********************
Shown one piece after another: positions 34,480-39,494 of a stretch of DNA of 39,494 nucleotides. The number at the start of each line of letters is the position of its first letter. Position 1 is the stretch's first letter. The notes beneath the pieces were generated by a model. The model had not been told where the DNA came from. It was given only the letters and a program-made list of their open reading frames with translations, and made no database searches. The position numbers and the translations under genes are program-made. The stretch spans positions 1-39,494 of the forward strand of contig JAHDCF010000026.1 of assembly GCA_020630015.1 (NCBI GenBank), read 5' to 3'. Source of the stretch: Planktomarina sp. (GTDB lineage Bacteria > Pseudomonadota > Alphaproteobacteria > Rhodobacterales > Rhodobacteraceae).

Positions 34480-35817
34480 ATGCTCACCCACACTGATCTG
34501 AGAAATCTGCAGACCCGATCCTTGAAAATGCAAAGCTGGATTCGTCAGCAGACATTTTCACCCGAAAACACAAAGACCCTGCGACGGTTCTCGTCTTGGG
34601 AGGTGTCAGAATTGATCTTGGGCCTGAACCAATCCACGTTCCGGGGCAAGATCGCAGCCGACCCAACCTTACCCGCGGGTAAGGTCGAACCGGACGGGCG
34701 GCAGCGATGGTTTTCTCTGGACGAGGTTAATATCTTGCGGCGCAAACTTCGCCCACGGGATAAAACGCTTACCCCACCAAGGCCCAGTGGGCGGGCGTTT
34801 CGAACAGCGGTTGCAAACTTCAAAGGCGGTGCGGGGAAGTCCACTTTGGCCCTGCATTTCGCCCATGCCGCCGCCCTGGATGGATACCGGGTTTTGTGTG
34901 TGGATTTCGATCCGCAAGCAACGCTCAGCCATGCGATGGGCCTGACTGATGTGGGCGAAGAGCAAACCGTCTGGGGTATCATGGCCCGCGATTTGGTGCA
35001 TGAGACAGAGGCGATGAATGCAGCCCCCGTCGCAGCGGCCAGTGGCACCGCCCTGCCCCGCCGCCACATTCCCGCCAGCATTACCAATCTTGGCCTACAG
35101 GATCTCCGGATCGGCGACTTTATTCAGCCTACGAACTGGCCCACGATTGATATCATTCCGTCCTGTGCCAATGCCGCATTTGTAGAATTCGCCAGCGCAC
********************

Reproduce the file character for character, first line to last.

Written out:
Shown one piece after another: positions 34,480-39,494 of a stretch of DNA of 39,494 nucleotides. The number at the start of each line of letters is the position of its first letter. Position 1 is the stretch's first letter. The notes beneath the pieces were generated by a model. The model had not been told where the DNA came from. It was given only the letters and a program-made list of their open reading frames with translations, and made no database searches. The position numbers and the translations under genes are program-made. The stretch spans positions 1-39,494 of the forward strand of contig JAHDCF010000026.1 of assembly GCA_020630015.1 (NCBI GenBank), read 5' to 3'. Source of the stretch: Planktomarina sp. (GTDB lineage Bacteria > Pseudomonadota > Alphaproteobacteria > Rhodobacterales > Rhodobacteraceae).

Positions 34480-35817
34480 ATGCTCACCCACACTGATCTG
34501 AGAAATCTGCAGACCCGATCCTTGAAAATGCAAAGCTGGATTCGTCAGCAGACATTTTCACCCGAAAACACAAAGACCCTGCGACGGTTCTCGTCTTGGG
34601 AGGTGTCAGAATTGATCTTGGGCCTGAACCAATCCACGTTCCGGGGCAAGATCGCAGCCGACCCAACCTTACCCGCGGGTAAGGTCGAACCGGACGGGCG
34701 GCAGCGATGGTTTTCTCTGGACGAGGTTAATATCTTGCGGCGCAAACTTCGCCCACGGGATAAAACGCTTACCCCACCAAGGCCCAGTGGGCGGGCGTTT
34801 CGAACAGCGGTTGCAAACTTCAAAGGCGGTGCGGGGAAGTCCACTTTGGCCCTGCATTTCGCCCATGCCGCCGCCCTGGATGGATACCGGGTTTTGTGTG
34901 TGGATTTCGATCCGCAAGCAACGCTCAGCCATGCGATGGGCCTGACTGATGTGGGCGAAGAGCAAACCGTCTGGGGTATCATGGCCCGCGATTTGGTGCA
35001 TGAGACAGAGGCGATGAATGCAGCCCCCGTCGCAGCGGCCAGTGGCACCGCCCTGCCCCGCCGCCACATTCCCGCCAGCATTACCAATCTTGGCCTACAG
35101 GATCTCCGGATCGGCGACTTTATTCAGCCTACGAACTGGCCCACGATTGATATCATTCCGTCCTGTGCCAATGCCGCATTTGTAGAATTCGCCAGCGCAC